Chicago Opera Theater does Teseo | Bleader

Chicago Opera Theater does Teseo


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Cecelia Hall
Staging a Handel opera is a bitch. The combination of a near-total lack of action and the relentless repetition of everything is enough to put contemporary audiences into a stupor. In which case they miss some pretty divine music.

It’s the director’s job to keep those eyeballs open, even when the action has ground to a da capo halt. But how? Bring on a can-can line? Run a video? (Can’t believe I’m thinking this, but that might work.) Pass out more of those nice little nine-dollar bottles of wine?

The usual solution is a sort of excruciating stage business in which singers perform vocal feats while simultaneously going through the slow-motion choreography of some action or other intended to provide visual interest: they pace, they pose, they threaten or grope each other, and, occasionally, they have sex.

Chicago Opera Theater’s mostly straight-up production of George Frideric Handel’s rarely performed Teseo employs a lot of water-carrying (and pouring) for this purpose. It doesn’t work nearly as well as the dry humping, which also makes an appearance.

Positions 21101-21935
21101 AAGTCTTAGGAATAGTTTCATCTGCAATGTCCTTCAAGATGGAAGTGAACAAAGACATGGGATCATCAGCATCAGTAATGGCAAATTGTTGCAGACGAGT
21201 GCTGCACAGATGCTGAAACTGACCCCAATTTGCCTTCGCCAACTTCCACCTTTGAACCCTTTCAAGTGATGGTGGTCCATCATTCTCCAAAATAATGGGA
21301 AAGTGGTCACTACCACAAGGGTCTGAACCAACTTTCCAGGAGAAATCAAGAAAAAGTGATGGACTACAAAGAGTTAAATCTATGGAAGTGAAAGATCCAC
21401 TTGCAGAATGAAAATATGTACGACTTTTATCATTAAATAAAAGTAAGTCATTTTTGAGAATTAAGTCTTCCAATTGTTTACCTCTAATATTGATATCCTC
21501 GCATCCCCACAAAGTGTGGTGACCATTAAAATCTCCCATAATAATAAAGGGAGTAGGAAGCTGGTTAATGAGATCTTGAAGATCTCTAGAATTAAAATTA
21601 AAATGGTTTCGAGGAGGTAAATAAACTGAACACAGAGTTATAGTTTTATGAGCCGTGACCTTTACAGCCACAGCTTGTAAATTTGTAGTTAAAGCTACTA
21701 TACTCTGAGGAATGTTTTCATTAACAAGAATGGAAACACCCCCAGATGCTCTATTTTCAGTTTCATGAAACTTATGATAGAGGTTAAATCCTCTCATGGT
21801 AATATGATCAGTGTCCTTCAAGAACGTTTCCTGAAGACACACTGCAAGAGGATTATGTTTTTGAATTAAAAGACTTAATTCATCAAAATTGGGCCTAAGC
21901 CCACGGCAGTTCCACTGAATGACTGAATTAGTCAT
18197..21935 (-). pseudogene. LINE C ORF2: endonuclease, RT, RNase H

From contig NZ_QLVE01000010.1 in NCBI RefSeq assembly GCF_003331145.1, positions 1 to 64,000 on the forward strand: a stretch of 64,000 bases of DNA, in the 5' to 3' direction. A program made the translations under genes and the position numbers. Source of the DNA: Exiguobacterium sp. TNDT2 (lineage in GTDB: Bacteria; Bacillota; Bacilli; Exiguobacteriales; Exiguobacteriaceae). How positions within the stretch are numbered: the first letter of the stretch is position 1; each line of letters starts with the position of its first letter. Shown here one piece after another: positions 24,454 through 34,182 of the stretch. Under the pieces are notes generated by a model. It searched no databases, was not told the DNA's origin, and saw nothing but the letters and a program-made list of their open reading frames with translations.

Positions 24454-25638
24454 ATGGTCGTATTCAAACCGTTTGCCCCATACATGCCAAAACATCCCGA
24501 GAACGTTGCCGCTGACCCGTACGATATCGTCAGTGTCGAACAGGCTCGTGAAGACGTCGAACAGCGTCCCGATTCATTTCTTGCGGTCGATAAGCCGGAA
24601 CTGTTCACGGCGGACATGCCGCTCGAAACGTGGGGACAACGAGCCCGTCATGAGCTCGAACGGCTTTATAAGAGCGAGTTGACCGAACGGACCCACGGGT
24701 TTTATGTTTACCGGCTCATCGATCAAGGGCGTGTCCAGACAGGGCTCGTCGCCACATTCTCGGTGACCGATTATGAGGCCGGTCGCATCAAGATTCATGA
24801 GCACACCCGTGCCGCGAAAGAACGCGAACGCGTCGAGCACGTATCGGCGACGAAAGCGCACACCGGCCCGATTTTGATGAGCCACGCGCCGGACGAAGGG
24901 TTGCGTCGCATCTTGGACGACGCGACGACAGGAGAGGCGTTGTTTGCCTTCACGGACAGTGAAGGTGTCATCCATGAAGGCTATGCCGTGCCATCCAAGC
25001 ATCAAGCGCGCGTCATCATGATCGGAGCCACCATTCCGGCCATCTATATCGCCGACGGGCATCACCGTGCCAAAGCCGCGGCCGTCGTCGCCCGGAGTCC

First produced in 1713, and written for castrati and sopranos (a single bass role has been excluded), Teseo picks up on the further adventures of Medea, who has moved on to Athens after murdering her children and burning the city of Corinth in a jealous rage. There, her plans A and B—to marry King Egeo or his rival and long-lost son, Teseo—are foiled by the fact that both men are in love with the king’s young ward, Agilea. Medea gets mad, but there's a happy ending.

Standouts in COT’s talented young cast include Italian soprano Maneula Bisceglie as Agilea, as well as countertenor David Trudgen and soprano Deanna Berwick as a pair of servants, lovers, and adept mimes. Ryan Training Center mezzo-soprano and COT award winner Cecelia Hall wears the pants in the title role. The inventive-for-its-time, all-high-voice score offers numerous felicitous duets. Michael Beattie conducts the Baroque Band (and mans the harpsichord); both the sepia-toned costumes and the mostly sober staging are the work of director James Darrah.

Catch it at 7:30 PM April 27 and May 2, and 3:00 PM April 29 at the Harris Theater, 312-334-7777; ask about student discounts and rush tickets. Tickets are also available at

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